Gearbox-wise, the new ratios make a positive difference to make the bike much more rideable on the roads but also to drive out of those slower corners, although first gear will still take you beyond 90mph. With the digital rev counter flies toward the red zone at 14,000rpm, and you keep feeding the gears in with that superb quickshifter that clunks deliberately at 100% throttle yet is super smooth at lower rpm. Interestingly there didn’t appear to be a hard limiter in fifth and while I played with short-shifting in places, much like the V4’s of some rivals, the Kawasaki has plenty of torque to offer competitive pull when it’s easier to leave it in a higher gear. I did notice a small lurch forwards when rolling off mid-corner but barely worth writing about.

The standard-fit silencer might not be a beauty, but it sure does sound good. I’m not sure I’ve heard an inline four-cylinder growl as much, but Kawasaki have increased the length of it by 126mm and increased the volume as part of that emission clean-up operation.

Much like the latest derivative of the Honda Fireblade, the ZX-10R is a racing thoroughbred with many components shared with the RR version which will be competitive in the Superstock classes around the globe. That of course makes it at home on the track and while we didn’t get to ride on the roads, I’d certainly recognise the gearbox amends would make it more suitable than the previous generation.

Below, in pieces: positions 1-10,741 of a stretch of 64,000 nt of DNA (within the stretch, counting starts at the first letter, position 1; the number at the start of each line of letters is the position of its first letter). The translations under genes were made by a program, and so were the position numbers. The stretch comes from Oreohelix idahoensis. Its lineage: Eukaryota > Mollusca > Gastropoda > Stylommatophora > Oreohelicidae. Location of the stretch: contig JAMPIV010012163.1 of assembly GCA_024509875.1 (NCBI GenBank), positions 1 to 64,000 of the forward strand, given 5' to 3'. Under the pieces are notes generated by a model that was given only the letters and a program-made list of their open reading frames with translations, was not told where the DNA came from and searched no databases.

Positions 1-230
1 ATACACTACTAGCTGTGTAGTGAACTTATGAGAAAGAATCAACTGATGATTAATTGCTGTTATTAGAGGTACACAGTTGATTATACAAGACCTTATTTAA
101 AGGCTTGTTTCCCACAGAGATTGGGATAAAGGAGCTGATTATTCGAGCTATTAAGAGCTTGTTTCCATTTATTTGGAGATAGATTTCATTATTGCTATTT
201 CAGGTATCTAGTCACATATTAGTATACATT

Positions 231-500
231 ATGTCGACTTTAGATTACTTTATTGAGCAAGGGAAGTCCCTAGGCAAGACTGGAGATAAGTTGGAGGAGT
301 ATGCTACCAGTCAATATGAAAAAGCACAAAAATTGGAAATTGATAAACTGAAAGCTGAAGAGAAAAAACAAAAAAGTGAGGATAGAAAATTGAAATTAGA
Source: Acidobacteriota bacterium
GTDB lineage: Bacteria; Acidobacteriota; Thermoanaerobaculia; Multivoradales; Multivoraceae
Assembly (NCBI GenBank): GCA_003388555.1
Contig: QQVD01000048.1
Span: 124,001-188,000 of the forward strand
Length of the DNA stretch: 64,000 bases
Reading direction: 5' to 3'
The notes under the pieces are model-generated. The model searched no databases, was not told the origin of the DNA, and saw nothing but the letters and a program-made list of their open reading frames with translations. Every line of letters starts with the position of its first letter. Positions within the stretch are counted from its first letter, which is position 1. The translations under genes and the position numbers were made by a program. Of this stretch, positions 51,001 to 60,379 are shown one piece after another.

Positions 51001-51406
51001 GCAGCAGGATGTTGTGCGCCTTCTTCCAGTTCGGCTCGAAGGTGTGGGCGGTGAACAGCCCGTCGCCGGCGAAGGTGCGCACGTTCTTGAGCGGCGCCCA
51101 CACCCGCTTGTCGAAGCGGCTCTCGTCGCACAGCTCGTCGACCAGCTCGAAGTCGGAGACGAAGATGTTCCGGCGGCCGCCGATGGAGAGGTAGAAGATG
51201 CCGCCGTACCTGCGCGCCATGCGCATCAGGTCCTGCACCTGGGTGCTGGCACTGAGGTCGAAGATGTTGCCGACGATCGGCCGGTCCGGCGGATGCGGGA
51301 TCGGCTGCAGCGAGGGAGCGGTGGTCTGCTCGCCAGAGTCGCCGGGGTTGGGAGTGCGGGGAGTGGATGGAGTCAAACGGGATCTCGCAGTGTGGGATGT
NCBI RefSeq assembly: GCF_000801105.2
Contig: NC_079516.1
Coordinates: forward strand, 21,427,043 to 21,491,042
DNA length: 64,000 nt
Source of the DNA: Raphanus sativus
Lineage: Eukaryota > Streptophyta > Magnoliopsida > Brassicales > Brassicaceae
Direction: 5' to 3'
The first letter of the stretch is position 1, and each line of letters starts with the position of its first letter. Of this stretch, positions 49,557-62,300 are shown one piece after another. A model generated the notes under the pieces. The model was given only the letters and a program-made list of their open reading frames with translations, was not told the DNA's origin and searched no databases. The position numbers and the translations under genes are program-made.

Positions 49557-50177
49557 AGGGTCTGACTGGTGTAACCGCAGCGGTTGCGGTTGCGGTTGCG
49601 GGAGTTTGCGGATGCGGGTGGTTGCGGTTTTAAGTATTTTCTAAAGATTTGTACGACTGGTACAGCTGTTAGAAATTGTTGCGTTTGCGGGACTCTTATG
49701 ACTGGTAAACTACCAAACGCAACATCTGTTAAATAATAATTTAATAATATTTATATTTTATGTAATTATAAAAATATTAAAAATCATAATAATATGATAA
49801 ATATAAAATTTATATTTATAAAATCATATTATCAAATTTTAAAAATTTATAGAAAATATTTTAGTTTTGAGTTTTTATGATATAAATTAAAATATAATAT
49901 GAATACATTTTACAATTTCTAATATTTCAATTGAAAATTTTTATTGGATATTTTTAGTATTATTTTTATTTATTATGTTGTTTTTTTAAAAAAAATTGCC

Kawasaki Ninja ZX-10R (2021) Comfort and Economy

Ah, a section of the standard review template not necessarily designed for sportsbikes but with the handlebar and chassis adjustments in mind, I found my upper half with just the right amount of room in which to move around the bike and get tucked in as much my unfit 6ft/14st frame would allow. The higher pegs offer loads of ground clearance at lean and promote an athletic and aerodynamic position with which one can man-handling the bike. The gearshift is ideally placed and how’s this for attention to detail… Mr Rea asked for the rear brake reservoir to be moved so the rider could move their boot around more freely.

My only gripe about the comfort, and it was exaggerated when sitting on Rory Skinner’s FS-3 race bike on display in the pit garage, was the angle of the brake and clutch lever. Adjustable I’m sure but a little too high in its standard location for me.

I’ll glaze over the economy section on the basis this was a track-based test though the manufacturer claims a hefty return of 47mpg, so with a 17-litre tank that would, in theory return a barely believable range of 170-miles.



Handling, Suspension and Weight

Despite lacking the blatant winglets that many of its rivals have sprouted, there are aerodynamic surfaces hidden behind the fairings either side of the headlights, creating a claimed 17% more downforce than the previous design. What’s more, the nose reduces overall drag despite being less pointy than its predecessor, with a noticeably taller screen to let riders tuck in better. A welcome benefit.

Even the back of the bike, which looks much the same as before, is actually new. There are slots in the sides of the tail to let air through, further reducing drag, while the side panel changes improve aero efficiency and help guide engine heat away from the rider.